Medicinal properties and micropropagation of Cussonia species.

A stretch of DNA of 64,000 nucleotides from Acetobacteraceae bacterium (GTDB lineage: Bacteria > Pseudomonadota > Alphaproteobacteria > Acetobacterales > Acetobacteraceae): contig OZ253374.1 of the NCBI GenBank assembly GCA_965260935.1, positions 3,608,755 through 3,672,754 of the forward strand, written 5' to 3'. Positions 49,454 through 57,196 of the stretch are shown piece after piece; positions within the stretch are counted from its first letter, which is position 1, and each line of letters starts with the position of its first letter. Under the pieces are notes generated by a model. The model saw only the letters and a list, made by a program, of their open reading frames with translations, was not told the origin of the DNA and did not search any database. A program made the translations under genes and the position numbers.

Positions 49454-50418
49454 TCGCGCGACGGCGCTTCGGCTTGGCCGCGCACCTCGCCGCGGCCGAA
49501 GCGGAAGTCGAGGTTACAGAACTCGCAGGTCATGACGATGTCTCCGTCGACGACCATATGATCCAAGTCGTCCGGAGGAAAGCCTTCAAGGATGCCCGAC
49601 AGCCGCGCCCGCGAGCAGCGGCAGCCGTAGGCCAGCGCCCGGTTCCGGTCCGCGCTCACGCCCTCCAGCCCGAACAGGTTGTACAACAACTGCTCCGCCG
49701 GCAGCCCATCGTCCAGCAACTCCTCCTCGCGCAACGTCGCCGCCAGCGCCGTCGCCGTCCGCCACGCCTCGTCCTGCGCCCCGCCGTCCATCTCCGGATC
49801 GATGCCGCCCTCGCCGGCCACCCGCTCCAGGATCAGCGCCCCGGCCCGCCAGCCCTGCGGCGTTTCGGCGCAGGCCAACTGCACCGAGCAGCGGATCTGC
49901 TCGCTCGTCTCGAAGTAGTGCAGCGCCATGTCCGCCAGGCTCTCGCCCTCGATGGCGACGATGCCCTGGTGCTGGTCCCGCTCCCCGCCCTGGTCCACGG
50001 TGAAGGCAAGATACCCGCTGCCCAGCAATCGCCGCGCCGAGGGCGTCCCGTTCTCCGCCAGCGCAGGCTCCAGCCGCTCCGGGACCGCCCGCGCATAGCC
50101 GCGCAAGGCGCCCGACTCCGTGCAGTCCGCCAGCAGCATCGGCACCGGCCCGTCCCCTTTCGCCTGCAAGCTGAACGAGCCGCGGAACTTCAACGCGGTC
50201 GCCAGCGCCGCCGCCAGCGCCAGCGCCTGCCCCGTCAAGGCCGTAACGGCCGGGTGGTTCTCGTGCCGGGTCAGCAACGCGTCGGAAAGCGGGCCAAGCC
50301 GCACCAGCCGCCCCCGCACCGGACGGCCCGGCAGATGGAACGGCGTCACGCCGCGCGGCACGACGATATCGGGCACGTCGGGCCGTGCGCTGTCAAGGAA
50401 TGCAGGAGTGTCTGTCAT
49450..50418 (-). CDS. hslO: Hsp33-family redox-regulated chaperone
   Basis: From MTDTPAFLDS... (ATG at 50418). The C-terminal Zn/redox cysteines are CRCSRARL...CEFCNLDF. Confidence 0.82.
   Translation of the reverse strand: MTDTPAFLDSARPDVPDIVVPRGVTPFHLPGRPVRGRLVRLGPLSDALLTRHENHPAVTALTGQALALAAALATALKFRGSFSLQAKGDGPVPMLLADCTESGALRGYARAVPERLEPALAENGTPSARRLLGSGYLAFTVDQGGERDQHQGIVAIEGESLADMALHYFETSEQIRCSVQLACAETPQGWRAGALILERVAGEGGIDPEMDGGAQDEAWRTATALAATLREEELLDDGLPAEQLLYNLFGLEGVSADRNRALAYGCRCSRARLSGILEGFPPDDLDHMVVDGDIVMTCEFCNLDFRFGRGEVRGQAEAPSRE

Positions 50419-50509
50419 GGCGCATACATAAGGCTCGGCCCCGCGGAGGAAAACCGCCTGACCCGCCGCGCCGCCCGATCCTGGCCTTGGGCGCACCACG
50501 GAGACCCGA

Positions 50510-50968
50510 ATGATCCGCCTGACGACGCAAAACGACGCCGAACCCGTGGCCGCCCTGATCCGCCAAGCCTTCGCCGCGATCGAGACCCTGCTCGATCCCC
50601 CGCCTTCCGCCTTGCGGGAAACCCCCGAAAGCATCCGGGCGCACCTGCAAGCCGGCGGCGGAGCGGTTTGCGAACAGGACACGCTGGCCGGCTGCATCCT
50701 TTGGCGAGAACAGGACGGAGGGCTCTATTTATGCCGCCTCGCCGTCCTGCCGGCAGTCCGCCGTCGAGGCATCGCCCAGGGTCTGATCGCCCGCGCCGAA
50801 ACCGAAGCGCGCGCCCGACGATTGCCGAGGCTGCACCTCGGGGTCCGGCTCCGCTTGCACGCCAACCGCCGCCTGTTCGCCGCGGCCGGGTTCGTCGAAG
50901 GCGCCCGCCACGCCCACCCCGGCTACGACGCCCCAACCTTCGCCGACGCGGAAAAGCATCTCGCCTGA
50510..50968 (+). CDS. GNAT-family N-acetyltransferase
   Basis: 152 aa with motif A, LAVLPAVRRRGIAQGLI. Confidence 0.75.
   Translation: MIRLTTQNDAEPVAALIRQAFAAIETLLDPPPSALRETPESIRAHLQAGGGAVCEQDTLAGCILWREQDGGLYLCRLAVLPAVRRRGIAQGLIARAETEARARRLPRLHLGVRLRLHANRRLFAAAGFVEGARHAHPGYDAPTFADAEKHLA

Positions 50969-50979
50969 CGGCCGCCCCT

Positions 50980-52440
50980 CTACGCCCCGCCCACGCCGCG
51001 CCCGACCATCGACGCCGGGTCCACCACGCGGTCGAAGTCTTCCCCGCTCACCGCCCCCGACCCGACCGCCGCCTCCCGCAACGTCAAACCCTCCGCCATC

Cussonia species (commonly known as Cabbage trees) are indigenous to South Africa and are used in traditional medicine to treat an assortment of diseases. Due to their attractive growth form, they are assets in gardens. However, there are no developed methods for propagating these species. The use of three selected species, Cussonia paniculata (Eckl. & Zeyh.), C. spicata (Thunb.) and Schefflera umbellifera (Sond.) Baill, = C. umbellifera), in traditional medicine was validated. Rapid propagation protocols for C. paniculata and C. spicata were investigated and ultimately developed for the former species. Cussonia paniculata, C. spicata and C. umbellifera were screened for their medicinal properties, mainly focussing on anti-bacterial, anti-inflammatory and anti-malarial activities. In the anti-bacterial screening, C. spicata bark and root extracts showed activity against selected Gram-positive and Gram-negative bacterial strains at a concentration of 50 mg ml ¯¹ . The highest inhibition was observed with ethanol and ethyl acetate root extracts against Staphylococcus aureus. The other two species did not show anti-bacterial activity. Ethanol and ethyl acetate extracts of all species showed anti-inflammatory activity in the cyclooxygenase assay (COX-1) at a concentration of 8 μg ml ¯¹, These active extracts showed an inhibition percentage that was greater than 50 % against cyclooxygenase. In the anti-malarial screening , bark extracts were screened. C. umbellifera bark extracts exhibited the best inhibition against P. falciparum, a malaria-causing agent in humans. The percentage inhibition of these extracts was up to 100% at a concentration of 200 μg ml ¯¹ . While C. spicata is known to be used to treat malaria, the screening results showed much less activity (less than or equal to 35 %) as compared to C. umbellifera, which is preferably used to treat malaria. The results obtained from screening these three species validated their use in traditional medicine. This means that the people or traditional healers use these species for different treatments by possibly relying on past knowledge about the effects after administering the medicine. Fingerprinting using Thin Layer Chromatography (TLC) was used in an attempt to determine whether there are any chemical differences or similarities between the three species. There were similarities between the plant parts across the species as well as some differences. However, this method cannot be used as an unequivocal test to deduce that compounds that are present in a certain species and not in others are the ones responsible for bringing about a certain biological activity. That can only be achieved by a bioassay-guided isolation of possible compounds. A tissue culture protocol was developed to produce a large -number of plants of C. paniculata. Explants were derived from nodal explants of in vitro germinated seeds and cultured on Murashige and Skoog (MS) (1962) medium supplemented with 3% sucrose, 2.5 mg l ¯¹ BA and solidified with 3 g l ¯¹ Gelrite. These explants produced multiple shoots. The average number of shoots per explant ranged between 1 to 3.5. Multishoots were subcultured on to rooting media and roots were produced on MS with 0.75 mg l ¯¹ IBA and 1 mg l ¯¹ NAA. Callus from zygotic embryos also produced plantlets on MS supplemented with 1.5 mg l ¯¹ 2,4-D and 0.5 mg l ¯¹ BA. Hyperhydricity was encountered in this study. This problem was reversed successfully by transferring the shoots from medium solidified with 3 g l ¯¹ Gelrite to medium solidified with 8 g l ¯¹ agar. Plantlets were successfully acclimatized for planting ex vitro. The percentage of healthy plants after a 35-day acclimatization period was 63 %. C. spicata was not successfully micropropagated from shoot-tip explants. However, a protocol was developed for decontaminating shoot-tips from the mother plants. The plant material was successfully decontaminated with 0.01% HgCl₂ for 15 min. The decontamination percentage was up to 80 %. Browning of the explants was observed and it was successfully treated with soaking the explants in a 15 mg l ¯¹ ascorbic acid solution for 15 min. A high percentage of shoot-tip regeneration (80 %) was observed when they were cultured on MS medium supplemented with 2 mg l ¯¹ BA, 1 mg l ¯¹ IAA and 1 mg l ¯¹ GA₃. However, multishoots were not observed as in C. panicualata. Shoot elongation in vitro was similar to shoot elongation as it occurs in nature. The shoots elongated and a flush of palmitately arranged leaves were produced. Further research is required to investigate a commercially viable protocol for rapid propagation and conservation of the germplasm of Cussonia species.